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Germany will put Gazprom Germania, the energy business abandoned by Russia’s Gazprom in April, under long-term administration and back it with a loan of around €10-billion ($10.4-billion) to help bolster the security of Europe’s energy supplies.

The energy trading, storage and transmission business, which Gazprom ditched following Russia’s invasion of Ukraine in February, will be renamed Securing Energy for Europe GmbH, the German government said in a statement.

A government source said state investment bank KfW would support the company with a loan of between 9 and €10-billion designed to ensure the continuity of a business that is important for Europe’s energy supplies.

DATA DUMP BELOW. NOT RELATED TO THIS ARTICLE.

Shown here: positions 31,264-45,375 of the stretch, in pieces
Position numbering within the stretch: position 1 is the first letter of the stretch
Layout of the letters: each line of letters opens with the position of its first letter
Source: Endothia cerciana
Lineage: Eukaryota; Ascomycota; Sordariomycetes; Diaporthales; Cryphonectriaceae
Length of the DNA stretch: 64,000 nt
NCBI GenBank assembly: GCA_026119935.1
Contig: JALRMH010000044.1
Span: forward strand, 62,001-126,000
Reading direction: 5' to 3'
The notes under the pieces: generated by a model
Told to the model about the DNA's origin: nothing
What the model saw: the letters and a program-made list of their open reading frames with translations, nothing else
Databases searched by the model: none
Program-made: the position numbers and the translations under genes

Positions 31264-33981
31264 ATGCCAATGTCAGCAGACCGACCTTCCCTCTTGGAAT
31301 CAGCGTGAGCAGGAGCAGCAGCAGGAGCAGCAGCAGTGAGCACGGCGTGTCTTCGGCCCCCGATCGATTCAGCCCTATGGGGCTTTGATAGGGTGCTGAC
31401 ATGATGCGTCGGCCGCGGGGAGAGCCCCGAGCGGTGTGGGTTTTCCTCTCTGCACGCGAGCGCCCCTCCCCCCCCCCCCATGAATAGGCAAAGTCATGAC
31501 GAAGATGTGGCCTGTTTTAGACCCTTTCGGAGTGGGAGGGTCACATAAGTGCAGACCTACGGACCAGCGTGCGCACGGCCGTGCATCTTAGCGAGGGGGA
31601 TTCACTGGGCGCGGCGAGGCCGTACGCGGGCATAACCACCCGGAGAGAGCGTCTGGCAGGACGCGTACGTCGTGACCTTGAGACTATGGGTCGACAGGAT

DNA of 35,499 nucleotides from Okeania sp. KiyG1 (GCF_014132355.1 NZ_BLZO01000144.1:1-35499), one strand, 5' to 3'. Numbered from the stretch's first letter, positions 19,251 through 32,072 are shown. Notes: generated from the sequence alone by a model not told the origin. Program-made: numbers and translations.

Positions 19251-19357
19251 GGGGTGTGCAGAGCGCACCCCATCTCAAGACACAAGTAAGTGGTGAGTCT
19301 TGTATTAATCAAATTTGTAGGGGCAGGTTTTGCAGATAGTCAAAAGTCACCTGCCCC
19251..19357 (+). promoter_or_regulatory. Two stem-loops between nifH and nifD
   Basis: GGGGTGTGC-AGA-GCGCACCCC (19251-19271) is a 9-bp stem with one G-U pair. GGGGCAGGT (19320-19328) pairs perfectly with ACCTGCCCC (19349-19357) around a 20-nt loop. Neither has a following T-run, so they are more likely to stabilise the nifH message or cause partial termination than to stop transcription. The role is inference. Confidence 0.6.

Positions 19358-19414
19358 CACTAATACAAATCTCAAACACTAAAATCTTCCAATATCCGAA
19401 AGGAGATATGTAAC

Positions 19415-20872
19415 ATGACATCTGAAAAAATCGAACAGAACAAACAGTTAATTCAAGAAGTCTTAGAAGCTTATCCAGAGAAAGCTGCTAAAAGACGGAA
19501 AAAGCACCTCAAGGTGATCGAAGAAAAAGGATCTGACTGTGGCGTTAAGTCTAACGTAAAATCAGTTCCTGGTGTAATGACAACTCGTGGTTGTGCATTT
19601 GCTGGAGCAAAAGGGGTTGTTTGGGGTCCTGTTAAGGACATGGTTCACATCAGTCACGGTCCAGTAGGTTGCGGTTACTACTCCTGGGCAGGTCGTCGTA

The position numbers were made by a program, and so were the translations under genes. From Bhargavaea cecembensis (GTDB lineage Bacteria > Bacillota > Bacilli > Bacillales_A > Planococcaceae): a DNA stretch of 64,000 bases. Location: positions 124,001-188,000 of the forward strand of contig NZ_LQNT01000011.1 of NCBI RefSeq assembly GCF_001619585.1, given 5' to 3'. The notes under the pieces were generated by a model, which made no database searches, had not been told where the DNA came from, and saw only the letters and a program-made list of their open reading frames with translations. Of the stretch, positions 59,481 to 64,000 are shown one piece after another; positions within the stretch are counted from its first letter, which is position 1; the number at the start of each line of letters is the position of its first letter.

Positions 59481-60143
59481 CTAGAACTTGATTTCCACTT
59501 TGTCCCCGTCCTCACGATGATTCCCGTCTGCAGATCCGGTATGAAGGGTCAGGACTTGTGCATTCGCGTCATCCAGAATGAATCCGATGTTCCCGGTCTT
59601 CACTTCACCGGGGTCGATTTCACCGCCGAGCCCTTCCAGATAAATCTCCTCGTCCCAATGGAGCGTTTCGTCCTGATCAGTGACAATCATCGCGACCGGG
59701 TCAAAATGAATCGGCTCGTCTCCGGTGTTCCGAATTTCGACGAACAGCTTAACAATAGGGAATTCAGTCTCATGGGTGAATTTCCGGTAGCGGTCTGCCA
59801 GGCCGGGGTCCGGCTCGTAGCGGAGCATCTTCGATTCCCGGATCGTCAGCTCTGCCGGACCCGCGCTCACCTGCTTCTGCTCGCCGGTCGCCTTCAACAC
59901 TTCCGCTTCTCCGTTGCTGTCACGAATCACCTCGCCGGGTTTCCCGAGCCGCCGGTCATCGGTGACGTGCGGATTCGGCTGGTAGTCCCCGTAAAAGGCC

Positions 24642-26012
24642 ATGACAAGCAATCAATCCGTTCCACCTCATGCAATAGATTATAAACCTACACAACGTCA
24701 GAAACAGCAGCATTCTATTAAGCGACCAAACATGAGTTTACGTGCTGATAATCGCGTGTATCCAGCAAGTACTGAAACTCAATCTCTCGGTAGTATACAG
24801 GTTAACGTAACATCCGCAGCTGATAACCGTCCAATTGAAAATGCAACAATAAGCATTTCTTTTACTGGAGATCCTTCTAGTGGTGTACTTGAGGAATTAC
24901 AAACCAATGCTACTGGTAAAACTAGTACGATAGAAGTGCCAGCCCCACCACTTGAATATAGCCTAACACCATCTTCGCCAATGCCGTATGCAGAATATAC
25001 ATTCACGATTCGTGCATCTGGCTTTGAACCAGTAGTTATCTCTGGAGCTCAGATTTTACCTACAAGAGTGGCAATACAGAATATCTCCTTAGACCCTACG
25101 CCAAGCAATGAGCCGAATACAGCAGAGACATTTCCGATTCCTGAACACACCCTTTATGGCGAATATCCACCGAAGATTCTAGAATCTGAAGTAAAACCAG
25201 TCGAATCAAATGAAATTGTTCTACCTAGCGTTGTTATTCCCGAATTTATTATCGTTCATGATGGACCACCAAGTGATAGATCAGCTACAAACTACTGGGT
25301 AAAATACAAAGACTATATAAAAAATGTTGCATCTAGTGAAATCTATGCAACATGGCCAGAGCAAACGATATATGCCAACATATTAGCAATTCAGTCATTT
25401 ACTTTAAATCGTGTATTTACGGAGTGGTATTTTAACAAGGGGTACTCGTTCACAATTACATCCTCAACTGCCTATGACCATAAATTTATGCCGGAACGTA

The new, long-term arrangement will allow administrators to focus on securing energy supplies. Under the previous, short-term agreement, administrators’ primary duty would have been to preserve the company’s capital for its original owner, the Russian state.

German Finance Minister Christian Lindner said the state-guaranteed loans would have no implications for the federal budget.

“They are just guarantees,” he said.

Gazprom Germania’s intertwined network of units includes trader Wingas and storage firm Astora, which operates 6 billion cubic metres of underground gas caverns in Germany and Austria.

U.K. arm Gazprom Marketing & Trading provides fuel to consumers including factories, restaurants and the National Health Service, which has caused concerns in Britain that could be alleviated by the German move.

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